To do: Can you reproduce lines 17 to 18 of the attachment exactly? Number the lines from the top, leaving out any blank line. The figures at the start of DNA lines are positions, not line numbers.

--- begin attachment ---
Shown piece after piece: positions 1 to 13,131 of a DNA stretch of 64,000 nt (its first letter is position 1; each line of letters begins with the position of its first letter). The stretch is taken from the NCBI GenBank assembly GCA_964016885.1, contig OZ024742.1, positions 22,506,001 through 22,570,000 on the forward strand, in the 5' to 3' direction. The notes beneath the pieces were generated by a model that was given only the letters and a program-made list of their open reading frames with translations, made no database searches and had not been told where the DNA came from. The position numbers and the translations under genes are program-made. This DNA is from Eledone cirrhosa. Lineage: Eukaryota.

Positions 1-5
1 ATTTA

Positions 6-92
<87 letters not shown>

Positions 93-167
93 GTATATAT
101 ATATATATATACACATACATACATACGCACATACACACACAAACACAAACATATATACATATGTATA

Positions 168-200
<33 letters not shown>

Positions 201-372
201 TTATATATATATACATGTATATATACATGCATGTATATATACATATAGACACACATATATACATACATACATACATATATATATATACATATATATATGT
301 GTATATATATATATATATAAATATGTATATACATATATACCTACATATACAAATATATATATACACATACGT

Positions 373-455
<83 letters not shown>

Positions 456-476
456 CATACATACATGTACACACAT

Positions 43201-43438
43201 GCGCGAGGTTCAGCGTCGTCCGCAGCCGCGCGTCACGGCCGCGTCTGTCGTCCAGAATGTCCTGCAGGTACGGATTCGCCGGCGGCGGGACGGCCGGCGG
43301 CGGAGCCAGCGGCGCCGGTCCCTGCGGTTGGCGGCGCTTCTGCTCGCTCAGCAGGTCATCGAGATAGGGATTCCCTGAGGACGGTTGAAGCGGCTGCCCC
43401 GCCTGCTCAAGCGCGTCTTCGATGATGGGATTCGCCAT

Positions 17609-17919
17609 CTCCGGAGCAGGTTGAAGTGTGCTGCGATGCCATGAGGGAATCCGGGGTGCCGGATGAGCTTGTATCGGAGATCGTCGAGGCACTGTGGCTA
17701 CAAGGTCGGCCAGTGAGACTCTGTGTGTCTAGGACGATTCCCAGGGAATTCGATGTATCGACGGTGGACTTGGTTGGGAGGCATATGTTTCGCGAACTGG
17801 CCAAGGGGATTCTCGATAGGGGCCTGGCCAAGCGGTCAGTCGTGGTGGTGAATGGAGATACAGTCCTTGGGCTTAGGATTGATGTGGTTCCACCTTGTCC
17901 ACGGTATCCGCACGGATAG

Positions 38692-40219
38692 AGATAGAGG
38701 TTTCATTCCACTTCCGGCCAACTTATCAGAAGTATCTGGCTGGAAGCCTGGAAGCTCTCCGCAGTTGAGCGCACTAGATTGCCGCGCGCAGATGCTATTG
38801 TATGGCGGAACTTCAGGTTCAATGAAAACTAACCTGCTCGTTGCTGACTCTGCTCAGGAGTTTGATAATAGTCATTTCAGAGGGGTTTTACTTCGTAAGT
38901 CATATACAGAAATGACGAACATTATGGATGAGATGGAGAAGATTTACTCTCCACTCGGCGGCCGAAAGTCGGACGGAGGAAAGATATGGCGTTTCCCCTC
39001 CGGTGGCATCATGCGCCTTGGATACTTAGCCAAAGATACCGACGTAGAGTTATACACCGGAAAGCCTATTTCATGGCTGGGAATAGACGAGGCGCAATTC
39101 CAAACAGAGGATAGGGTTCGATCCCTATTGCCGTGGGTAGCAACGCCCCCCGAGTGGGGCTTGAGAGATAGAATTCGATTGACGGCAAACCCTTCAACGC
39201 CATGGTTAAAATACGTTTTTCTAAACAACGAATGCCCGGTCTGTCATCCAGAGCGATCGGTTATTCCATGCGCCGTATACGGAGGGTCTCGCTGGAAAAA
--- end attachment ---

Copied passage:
456 CATACATACATGTACACACAT

Positions 43201-43438